Harder, Better, Sharper, Stronger
What’s the Difference Between German and Japanese Kitchen Knives?
Each kitchen knife serves a distinct purpose. Paring knives and boning knives are used to achieve very different ends, as are bread knives and steak knives. But beyond silhouette, the steel from which a knife is forged also shapes its intended use. Most kitchen knives fall into one of two categories: German- or Japanese-made. The difference between the two lies primarily in steel hardness and edge angle, which, in turn, ladder up to distinctions in durability and intended function. When it comes to kitchen knives, however, the more hard-wearing option isn’t necessarily the better choice.
Steel: Steel is an alloy composed of iron and carbon. The amount of carbon in a piece of steel directly correlates to hardness and inversely correlates to durability. Due to a difference in forging techniques, Japanese steel blades contain much more carbon than German blades, making them harder, but also more brittle. Because Western-style steel is relatively softer, it’s capable of holding an edge longer and doesn’t need to be sharpened quite as often as Japanese blades do.
Edge: Japanese knife blades are thinner than their German counterparts, allowing for a sharper edge — typically in the range of 15–16 degrees, compared to 20 degrees in Western-style knives. While German blades are typically finished with a machine, Japanese blades are almost always hand-honed and hand-refined. The edge of most Western-style blades is curved to allow for rocking cuts, while Japanese blades are straighter in order to facilitate clean, precise slices.
Construction: Most German knives have a full-tang construction, which means that a single piece of steel runs from blade to butt. Japanese blades taper inside the handle, making for a lighter, front-weighted knife to enable more controlled movements.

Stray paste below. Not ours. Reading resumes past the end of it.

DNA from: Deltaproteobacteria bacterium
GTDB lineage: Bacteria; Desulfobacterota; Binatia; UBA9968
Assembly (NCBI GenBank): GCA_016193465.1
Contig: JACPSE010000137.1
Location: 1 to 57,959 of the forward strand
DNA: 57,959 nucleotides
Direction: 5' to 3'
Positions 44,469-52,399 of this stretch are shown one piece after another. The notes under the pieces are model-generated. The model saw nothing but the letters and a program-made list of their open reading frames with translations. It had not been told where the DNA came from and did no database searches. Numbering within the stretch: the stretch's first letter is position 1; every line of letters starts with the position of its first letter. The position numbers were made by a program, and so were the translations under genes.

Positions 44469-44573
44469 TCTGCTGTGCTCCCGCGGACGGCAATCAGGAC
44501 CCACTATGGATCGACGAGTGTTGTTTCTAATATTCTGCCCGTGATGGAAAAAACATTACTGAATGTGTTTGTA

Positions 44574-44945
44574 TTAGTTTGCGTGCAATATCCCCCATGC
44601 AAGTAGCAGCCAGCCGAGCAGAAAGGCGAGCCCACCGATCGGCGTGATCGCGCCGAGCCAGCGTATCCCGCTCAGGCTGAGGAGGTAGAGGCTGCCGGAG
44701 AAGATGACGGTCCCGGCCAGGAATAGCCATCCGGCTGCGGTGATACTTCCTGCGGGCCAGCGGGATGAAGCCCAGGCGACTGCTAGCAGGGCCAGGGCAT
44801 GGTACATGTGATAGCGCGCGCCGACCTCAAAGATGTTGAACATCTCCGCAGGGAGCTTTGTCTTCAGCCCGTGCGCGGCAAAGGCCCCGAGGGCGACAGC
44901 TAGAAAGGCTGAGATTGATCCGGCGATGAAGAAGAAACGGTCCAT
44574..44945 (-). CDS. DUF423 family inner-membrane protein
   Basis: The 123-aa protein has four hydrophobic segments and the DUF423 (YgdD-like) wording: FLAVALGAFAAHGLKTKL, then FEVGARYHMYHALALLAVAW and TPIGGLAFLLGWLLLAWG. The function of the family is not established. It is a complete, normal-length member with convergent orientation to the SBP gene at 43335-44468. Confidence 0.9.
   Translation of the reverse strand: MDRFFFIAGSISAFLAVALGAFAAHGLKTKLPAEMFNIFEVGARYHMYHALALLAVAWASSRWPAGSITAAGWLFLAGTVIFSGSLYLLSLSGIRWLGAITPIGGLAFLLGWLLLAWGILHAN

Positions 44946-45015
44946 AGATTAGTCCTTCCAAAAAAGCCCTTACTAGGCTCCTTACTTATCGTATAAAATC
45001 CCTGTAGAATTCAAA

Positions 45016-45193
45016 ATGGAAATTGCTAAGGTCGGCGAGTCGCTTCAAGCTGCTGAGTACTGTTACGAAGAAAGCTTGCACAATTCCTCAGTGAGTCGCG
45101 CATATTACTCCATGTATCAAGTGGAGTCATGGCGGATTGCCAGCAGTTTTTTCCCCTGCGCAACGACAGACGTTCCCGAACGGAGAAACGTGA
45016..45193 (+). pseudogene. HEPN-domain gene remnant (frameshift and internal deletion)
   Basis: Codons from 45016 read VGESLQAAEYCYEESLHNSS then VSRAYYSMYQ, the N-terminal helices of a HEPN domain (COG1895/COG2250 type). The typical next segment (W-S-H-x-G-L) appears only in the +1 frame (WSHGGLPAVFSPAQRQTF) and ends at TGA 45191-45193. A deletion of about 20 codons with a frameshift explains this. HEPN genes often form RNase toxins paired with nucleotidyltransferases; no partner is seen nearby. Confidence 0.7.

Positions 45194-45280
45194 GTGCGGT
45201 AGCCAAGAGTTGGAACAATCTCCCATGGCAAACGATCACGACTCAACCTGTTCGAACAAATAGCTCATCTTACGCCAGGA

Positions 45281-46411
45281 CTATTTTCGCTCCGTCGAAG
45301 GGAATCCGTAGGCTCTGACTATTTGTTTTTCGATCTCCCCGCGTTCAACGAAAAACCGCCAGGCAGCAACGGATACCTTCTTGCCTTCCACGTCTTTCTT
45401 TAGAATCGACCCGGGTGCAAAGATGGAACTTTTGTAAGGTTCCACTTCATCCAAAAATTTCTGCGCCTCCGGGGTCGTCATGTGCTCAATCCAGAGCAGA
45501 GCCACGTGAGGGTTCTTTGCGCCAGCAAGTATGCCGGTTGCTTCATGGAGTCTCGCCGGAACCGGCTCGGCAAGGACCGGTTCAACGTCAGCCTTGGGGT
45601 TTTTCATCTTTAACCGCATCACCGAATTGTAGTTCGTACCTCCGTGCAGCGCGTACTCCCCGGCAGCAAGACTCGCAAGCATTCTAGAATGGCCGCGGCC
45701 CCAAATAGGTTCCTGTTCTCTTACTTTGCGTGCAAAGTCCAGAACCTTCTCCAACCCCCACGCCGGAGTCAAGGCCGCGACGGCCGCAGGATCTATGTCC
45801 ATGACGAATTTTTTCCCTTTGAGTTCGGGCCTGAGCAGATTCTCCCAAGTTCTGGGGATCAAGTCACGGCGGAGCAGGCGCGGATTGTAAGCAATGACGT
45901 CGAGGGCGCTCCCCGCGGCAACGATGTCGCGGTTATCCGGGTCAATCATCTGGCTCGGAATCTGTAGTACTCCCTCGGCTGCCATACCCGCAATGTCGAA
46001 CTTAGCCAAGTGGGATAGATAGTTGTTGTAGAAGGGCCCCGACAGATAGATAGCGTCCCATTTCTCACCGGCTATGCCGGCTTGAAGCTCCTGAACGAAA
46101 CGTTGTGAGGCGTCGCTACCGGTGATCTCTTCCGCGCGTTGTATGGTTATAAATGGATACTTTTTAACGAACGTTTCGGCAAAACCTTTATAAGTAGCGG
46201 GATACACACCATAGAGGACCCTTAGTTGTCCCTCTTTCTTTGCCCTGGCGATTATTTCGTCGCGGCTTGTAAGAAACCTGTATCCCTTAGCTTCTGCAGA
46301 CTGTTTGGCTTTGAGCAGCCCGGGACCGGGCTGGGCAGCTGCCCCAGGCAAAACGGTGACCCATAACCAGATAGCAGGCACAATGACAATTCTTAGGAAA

Function: Japanese kitchen knives are precision cutting tools, designed to slice first and foremost. German blades are more versatile, used for chopping, cutting and slicing; their multi-purpose nature and increased durability go hand-in-hand.
German Kitchen Knives
With a bolster for a controlled, comfortable grip and full tang construction, Western-style chef’s knives are weighty and durable. While most blade faces are flat, those with ridges (like the Wüsthof one pictured here) are designed to keep food from sticking to the knife while chopping.
8-Inch Elite Chef’s Knife by Messermeister $86
Grand Prix 8-Inch Chef’s Knife with Hollow Edge by Wüsthof $130
Twin Pro 8-Inch High Carbon Chef’s Knife by ZWILLING J.A. Henckels $112
Japanese Kitchen Knives
Gyuto and Santoku are the least specialized (read: most general-purpose) styles in the Japanese knife arsenal. Though they most closely resemble Western-style chef’s knives — with wide, wedge-like silhouettes that expand their utility — they have thinner blades, harder steels and sharper edges than their Western counterparts, allowing for more precise cutting.
7-Inch Santoku Knife by Shun $120
Special Inox 10.5-Inch Gyuto Knife by Korin $288
7-Inch Slicing Knife by Global $150
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